What is Digital Marketing?
Digital marketing is an umbrella term, encompassing all advertisement on electronic media. Mostly that means the internet. But the term also covers text message marketing, in-app ads, and digital television/ radio pushes. Digital marketing strategy is also an umbrella term that refers to using digital channels to effectively market a product or service.
The upside of digital marketing is more data. When Don Draper put up his latest billboard, he had no way of knowing who was looking at it and what they thought; today, marketers know how old their users are, what sex, what age, how they interacted with a product, where they came from, and where they went.
The downside of digital marketing is competition. Any company can put out a Facebook ad, submit a page to Google, or promote themselves on Twitter. The central challenge facing today's digital marketer is how to capture their audience's attention on crowded online channels.
How Digital Marketing Works
1) Don't ignore Google
Google is the internet's interface. If users can't find your product on Google, you're being ignored by the world's single biggest traffic driver. Efforts to improve visibility on Google (and other search engines) are referred to as Search Engine Optimization, or SEO. The savvy digital marketer knows enough SEO to clearly communicate to Google what their product does — and enough about Google Analytics to track the performance of search traffic coming to the site.
2) Become comfortable with acronyms
If you're new to the digital marketing world the first thing you'll notice are the acronyms. CPC, CPM, PPC, SEO, SEM: the list goes on. We won't subject you to a glossary, but here are the three biggest:
KPI — Key Performance Indicators are the metrics an advertiser uses to measure success
CPM — Cost Per Mille is how much an advertiser pays every time their ad is viewed 1,000 times
CPC — Cost Per Click is how much an advertiser pays every time someone clicks on their ad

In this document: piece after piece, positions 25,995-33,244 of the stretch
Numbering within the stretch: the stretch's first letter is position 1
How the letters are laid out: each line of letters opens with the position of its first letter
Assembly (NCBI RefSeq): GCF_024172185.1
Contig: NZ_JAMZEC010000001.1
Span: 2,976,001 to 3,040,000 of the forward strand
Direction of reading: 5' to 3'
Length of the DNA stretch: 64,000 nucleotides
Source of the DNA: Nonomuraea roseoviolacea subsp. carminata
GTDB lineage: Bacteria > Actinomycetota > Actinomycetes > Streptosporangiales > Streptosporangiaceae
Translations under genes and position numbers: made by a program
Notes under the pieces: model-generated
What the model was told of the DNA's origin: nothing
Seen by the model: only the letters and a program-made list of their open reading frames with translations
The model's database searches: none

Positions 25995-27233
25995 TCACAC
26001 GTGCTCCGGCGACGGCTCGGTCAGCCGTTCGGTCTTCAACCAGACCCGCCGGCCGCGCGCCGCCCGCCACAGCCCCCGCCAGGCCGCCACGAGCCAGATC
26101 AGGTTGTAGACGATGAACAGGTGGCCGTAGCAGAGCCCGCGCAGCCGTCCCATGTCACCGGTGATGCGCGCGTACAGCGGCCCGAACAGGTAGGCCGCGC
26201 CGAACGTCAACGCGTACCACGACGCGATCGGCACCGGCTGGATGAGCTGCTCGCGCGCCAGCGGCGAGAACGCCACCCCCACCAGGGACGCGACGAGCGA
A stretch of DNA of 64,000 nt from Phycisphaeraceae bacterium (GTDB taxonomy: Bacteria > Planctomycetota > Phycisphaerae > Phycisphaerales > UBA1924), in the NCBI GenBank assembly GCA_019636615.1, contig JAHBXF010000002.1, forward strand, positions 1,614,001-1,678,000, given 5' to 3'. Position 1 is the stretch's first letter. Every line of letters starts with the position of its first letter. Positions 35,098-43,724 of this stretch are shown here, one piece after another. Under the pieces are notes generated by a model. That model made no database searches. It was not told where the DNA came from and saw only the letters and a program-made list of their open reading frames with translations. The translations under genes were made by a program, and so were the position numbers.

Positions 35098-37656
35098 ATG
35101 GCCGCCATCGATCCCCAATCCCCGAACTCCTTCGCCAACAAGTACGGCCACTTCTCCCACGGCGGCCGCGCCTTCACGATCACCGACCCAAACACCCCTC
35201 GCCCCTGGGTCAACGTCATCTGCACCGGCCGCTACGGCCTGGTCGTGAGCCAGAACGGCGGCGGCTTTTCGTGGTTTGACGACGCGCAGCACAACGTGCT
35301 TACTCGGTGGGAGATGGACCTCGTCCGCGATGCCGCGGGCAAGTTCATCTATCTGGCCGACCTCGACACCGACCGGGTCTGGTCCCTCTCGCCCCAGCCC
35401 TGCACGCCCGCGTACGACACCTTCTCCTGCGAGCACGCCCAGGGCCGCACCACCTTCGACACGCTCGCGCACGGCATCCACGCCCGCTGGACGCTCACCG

3) Get social dummy
Facebook users will spend 35 minutes of a day on the platform; Snapchat nets 25; Instagram, 15. Social media allows digital marketers to intersperse promotions among content from friends and family, reducing ad blindness, and providing an ideal opportunity for chatty branding. Facebook also provides marketers with an advanced ad analytics platform, which companies can use to their advantage when organizing both free and paid promotions.
Why Digital Marketing Matters
1) It generates real-time data
In the bad-old-days an agency would put out their ad on TV, and only get a sense for the results a month later. Digital channels afford marketers feedback in real-time. Nowadays, when a digital agency puts out your latest Facebook ad, then can track views, clicks, shares, and any other engagement metric your heart desires. Immediate feedback means marketers can promote what's working and cut what's not — fast.
2) It's on all the time
According to Hubspot, browsers spend twice as much time online than they did 12 years ago. People surf the web when they're traveling to their job, procrastinating at said job, sitting on the toilet, bored at dinner, and lying in bed. Digital ads are TV commercials if the TV were always on. So love it or hate it, marketers can reach their audience anywhere, anytime.
3) Quality rises, crap sinks
In the pre-digital age, a good commercial got about as much attention as a bad one. Today, users who like a post or video from a brand are empowered to share it within their network. This creates the potential for viral spread, helps quality ads achieve previously unheard of levels of reach, and incentivizes marketers to create the type of content their audience is proud to share.